Viruses, worms and trojans
Avoid the nasties that want to harm your computer
If you use your computer to communicate with others – on a network, the web or email – you’re at risk of infection from computer viruses. There are now more than 81,000 different viruses out there according to the McAfee AVERT Virus Information Library, and the number is rising each day. It’s highly likely that you’ll encounter malicious code at some point.
Infection can be expensive. It is estimated that PC viruses cost businesses approximately $55 billion in damages last year.
A virus is a program designed to alter the way a computer operates without the knowledge or consent of the user. Although no virus can cause physical damage to your PC, a virus can render your computer useless.
Are You At Risk?
How do you know if you’ve been infected? Here are some of the common warning signs:
Email viruses are common. You’ll receive a message that contains an attachment; when you double click on the attachment, the virus code starts running. The code sends copies of itself to everyone in your Outlook or Outlook Express address book. It might then start corrupting files on your computer.
Viruses aren’t the only examples of malicious code that you will come across. The most common threat comes from worms – programs with the ability to copy themselves from one computer to another. Worms normally propagate over the internet, and can expand from a single copy incredibly quickly. The MyDoom worm generated between 50,000 and 60,000 new copies per hour. Most email ‘viruses’ are actually worms; they don’t damage files on your computer, though they may fill your disk and memory with spurious copies of themselves.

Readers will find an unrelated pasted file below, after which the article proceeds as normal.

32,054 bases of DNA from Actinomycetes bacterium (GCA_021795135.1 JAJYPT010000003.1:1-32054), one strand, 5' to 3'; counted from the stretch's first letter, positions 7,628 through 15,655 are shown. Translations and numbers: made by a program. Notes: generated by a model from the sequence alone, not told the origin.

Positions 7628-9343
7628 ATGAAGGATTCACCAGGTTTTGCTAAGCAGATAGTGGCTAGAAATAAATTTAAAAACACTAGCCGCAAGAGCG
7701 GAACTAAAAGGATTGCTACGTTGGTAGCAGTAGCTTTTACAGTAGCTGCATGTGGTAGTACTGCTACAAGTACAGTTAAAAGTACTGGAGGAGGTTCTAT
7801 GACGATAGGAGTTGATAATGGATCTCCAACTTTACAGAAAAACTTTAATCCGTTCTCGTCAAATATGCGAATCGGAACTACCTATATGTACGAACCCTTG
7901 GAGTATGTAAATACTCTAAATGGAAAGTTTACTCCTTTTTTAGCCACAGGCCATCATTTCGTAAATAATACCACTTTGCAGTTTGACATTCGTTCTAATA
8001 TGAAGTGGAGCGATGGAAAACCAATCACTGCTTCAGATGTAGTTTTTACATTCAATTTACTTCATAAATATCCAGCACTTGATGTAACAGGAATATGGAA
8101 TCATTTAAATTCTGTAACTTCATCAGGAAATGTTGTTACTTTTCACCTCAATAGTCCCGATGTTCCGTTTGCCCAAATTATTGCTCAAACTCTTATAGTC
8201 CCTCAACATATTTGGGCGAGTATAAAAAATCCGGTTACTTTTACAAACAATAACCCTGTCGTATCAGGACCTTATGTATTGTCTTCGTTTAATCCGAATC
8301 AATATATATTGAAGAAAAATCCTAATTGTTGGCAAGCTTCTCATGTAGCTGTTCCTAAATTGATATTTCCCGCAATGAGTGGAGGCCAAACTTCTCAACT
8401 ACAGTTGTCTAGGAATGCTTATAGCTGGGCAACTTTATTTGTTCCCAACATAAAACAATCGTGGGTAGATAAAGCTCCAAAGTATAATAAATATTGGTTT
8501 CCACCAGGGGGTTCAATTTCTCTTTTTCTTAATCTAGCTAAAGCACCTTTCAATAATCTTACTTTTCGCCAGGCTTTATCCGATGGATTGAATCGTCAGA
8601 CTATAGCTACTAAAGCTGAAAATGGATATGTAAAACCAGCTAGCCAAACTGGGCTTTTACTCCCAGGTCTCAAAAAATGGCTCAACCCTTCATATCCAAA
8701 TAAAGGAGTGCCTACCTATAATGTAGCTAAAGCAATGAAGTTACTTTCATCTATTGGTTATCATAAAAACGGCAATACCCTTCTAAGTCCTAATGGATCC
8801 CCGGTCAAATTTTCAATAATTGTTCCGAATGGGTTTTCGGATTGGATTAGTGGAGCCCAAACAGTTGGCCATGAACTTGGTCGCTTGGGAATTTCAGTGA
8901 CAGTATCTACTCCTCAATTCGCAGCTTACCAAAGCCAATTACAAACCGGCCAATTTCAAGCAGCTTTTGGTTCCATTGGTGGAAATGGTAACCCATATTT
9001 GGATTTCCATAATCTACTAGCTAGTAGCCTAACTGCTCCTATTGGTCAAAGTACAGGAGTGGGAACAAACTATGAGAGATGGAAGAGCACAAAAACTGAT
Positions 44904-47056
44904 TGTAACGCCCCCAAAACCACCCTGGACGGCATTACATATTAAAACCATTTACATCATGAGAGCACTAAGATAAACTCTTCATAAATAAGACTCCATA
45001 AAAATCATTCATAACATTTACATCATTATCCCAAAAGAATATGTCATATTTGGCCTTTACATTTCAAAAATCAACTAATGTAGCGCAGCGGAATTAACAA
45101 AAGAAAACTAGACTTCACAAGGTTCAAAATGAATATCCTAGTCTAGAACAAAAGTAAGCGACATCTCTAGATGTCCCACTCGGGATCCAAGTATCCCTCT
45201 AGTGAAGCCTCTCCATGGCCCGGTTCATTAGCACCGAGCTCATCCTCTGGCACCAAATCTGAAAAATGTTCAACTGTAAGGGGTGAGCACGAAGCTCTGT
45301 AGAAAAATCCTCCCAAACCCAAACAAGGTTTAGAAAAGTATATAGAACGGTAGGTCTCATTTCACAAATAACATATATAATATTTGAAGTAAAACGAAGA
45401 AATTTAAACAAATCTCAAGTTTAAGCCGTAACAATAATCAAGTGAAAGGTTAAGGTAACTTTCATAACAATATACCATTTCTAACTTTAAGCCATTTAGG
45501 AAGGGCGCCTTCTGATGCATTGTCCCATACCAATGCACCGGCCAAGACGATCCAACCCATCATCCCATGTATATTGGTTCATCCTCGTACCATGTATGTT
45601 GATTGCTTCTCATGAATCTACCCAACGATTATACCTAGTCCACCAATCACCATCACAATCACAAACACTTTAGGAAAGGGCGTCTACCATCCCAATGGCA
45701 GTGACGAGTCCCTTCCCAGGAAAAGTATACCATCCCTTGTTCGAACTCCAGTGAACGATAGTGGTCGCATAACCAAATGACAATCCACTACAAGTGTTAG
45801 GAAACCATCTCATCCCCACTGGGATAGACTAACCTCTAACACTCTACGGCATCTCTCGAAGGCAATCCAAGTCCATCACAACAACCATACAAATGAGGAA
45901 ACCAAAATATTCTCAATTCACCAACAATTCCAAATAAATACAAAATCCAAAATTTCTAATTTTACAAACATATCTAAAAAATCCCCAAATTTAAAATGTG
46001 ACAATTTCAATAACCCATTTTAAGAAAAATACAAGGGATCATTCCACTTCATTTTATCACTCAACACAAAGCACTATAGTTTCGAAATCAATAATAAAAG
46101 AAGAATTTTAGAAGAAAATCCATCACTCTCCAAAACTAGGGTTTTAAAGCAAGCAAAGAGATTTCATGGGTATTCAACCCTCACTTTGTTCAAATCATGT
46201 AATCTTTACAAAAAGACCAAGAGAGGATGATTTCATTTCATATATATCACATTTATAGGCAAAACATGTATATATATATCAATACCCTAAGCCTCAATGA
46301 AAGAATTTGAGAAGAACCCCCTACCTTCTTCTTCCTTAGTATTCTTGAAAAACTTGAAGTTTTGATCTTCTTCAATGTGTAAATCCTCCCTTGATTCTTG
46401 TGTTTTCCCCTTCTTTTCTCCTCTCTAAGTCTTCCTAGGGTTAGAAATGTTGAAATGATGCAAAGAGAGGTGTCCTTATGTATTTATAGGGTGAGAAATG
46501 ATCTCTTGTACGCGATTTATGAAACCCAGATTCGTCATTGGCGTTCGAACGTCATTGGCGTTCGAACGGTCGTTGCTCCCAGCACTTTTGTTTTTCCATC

The third member of this ugly roll-call is the Trojan horse. Trojans appear to be harmless but are malicious and can do a lot of damage. Some common uses of Trojan horse programs include rounding (carving off small parts of payments from a large number of accounts or transactions), making illicit payments to their host and stealing security information.
Steps You Can Take
The malicious code has to get into your PC somehow. The likeliest source is a file you download from the internet or one that an unsuspecting friend sends you. Increasingly virus writers are using automated programs to trawl for connected computers to sneak into.
A firewall is the best protection against this kind of intrusion. It’s a program designed specifically to control communication to and from your computer. A firewall prevents unauthorised access from the Internet to your computer.
Windows XP has always had a built-in firewall option, but Service Pack 2 extends its capabilities. SP2 turns on the Windows Firewall by default for every network connection that you use, so you’re always protected. You can also choose which programs may receive incoming traffic so you’re safe but still productive. SP2 has some other critical features to counter intrusions. For web browsing, SP2 extends Internet Explorer with a pop-up blocker and the ability to disable browser add-ons. SP2 also stops malevolent sites hijacking Internet Explorer.
Potentially dangerous attachments are now quarantined in Outlook Express and Windows Messenger but if you’re sure a file is safe you can still open it.
Service Pack 2 will automatically check for the latest updates for your computer and install them. Not everyone recognises the importance and ease of using this facility, however. So Service Pack 2 requires you to make a choice during installation, strongly recommending that you turn on the automatic updating feature before you do anything else. You should leave it switched on: it is vital that you have the best possible protection as soon as it is available.